Saturday, November 17, 2007
Believe that? Of course not. Only affluent American parents would raise such a fuss. Actually, the "homework wars" debate, which recently hit the consciousness of the P & C [see "Homework: The Good, the Bad and the Ugly" in last Tuesday's Family Life section], has enjoyed several years on the radar screens of the Junior League and in neighborhoods of half-a-million-dollar and more households.
The Elizabeth Moffley quoted in former CCSD board member Fran Hawk's article receives credibility for her "anti-homework bullets" from identification as having run for state superintendent of education in 2006. Never mind that she lost the Republican primary (with a whopping 4.6% of the vote) and promptly endorsed Democrat Jim Rex, nor that various news sources can't decide how to spell her last name (Moffly?) or that, at least in 2006, two of her four children were in private schools. Her "arsenal" reads like the top 10 list of a late-night talk show host:
- Parents are not qualified or certified get judged for monitoring their children's homework; never been true
- Family values are compromised because children are too busy with homework to spend time with their families; or on other scheduled activities like football or soccer practice
- Homework is not in the school's jurisdiction because it's assigned for after-school hours; please!
- The schools that are charged with teaching democracy are acting as dictators. ah, yes, the democratic classroom!
- Children have a right to their childhoods and should be allowed time to let their minds wander. or watch television or play mindless video games
- As a compromise, Moffley suggests that homework be assigned as extra credit, with no penalty for the students who choose to ignore it. gee, I can think of penalties assigned by the real world
I don't know about you, but my favorite from the list is #5; or, maybe it should be #6--then with all that extra credit the child could pass on to the next grade.
Jay Mathews, a Washington Post staff writer, has researched the facts. Scholarly research from the University of Michigan "says the weekday average for 15- to 17-year-olds went from 33 minutes in 1981 to 50 minutes in 2003. Those teens, crushed by such punishing assignments, were recovering their sense of self and their need for play by spending on average two-and-a-half hours a weekday watching television or doing non-study-related computer activities [italics mine]." More likely in Moffley's neighborhood, playing video games or working after-school jobs to pay the insurance on their late-model cars. In a comparable report, the weekday average for grades 1 to 3 is 22 minutes, or as Mathews puts it, "less time than it takes to watch one episode of SpongeBob SquarePants."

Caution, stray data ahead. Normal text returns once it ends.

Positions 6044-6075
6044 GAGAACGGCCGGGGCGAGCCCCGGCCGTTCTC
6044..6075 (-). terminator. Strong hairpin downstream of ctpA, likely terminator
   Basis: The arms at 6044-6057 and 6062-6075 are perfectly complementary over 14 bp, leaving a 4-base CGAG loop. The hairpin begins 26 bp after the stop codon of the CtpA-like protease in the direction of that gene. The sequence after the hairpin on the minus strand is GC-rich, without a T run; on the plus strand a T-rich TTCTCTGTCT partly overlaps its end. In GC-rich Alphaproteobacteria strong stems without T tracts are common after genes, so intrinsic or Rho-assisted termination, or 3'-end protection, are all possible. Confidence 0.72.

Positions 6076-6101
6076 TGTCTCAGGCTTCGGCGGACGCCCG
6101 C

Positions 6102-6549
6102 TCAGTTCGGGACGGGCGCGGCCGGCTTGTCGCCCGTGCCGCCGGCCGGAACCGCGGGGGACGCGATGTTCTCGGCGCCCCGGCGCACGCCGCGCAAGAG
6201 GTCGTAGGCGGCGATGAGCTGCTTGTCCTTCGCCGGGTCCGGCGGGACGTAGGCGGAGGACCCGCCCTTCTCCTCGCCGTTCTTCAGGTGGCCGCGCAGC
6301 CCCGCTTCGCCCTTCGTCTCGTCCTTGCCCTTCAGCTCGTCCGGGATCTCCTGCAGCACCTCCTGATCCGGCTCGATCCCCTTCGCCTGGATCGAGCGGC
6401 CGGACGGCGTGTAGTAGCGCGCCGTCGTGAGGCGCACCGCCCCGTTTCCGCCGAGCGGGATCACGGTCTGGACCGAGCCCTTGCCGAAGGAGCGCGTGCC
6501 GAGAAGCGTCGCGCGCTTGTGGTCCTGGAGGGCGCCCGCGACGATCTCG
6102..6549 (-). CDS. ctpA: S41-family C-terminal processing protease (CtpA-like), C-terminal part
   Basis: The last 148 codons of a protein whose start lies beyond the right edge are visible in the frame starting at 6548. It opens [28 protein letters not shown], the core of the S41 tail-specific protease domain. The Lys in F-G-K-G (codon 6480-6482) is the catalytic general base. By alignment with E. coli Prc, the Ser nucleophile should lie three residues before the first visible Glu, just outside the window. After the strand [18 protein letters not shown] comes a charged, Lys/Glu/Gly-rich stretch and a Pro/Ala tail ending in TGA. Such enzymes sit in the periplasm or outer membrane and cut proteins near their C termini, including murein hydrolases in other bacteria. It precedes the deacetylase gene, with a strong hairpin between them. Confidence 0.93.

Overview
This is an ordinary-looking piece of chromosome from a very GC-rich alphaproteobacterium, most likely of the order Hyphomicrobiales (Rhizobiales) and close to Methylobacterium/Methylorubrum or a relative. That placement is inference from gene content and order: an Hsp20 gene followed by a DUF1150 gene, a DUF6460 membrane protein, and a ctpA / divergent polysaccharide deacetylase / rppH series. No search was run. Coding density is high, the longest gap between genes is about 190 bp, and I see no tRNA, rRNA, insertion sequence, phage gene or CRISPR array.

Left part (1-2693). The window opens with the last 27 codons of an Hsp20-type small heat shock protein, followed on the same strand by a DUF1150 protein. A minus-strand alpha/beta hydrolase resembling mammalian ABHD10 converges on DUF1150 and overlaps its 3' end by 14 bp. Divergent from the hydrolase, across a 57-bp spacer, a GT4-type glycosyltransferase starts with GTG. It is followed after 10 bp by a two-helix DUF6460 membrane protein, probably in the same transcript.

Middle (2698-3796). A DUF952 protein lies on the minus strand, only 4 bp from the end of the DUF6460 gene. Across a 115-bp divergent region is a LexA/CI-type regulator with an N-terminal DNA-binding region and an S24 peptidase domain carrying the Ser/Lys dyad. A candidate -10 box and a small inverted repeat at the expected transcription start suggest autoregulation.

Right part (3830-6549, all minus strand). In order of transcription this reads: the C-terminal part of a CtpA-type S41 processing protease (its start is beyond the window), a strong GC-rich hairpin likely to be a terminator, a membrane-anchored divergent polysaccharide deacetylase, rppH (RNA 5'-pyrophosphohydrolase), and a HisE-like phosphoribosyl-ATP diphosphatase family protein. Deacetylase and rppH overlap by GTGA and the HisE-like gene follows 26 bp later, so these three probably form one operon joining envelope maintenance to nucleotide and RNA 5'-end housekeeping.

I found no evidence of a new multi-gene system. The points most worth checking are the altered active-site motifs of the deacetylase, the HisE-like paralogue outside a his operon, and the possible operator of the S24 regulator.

Yes, students who take four or five AP classes may spend hours into the night on homework--or maybe not, depending on the student's ability and concentration. Kindergarten students can benefit by practicing their handwriting, and drill on multiplication facts can't be all bad for a third grader.
If a parent really believes that his or her child's homework load is problematic, that parent needs to sit down with the teacher or teachers involved to get to the bottom of the problem, not grouse with the neighbors nor spend time reading about the "homework debate."
Friday, November 16, 2007
In today's P & C McGinley hints of changes coming in administrative positions due to schools' failing performances on the state's report cards. Although the article points out that 25 schools are now rated "unsatisfactory," as usual the number is not put into context. That would be (roughly) a third of the county's schools.
Never mind that "more than half of the county's schools" have had their principals in place for less than three years, let's shuffle them again! That must mean those who have been in place for three years or more at unsatisfactory schools get to move, since McGinley promises a three-to-five-year window to prove effective leadership.
The dirty little secret is that the district has been preparing for this round of musical chairs. Schools such as Burke and North Charleston High that have been rated failing for six years MUST be restructured. No one expected a miracle to occur this year, and it didn't. The choices left to CCSD under NCLB are:
- replace all administrative professionals or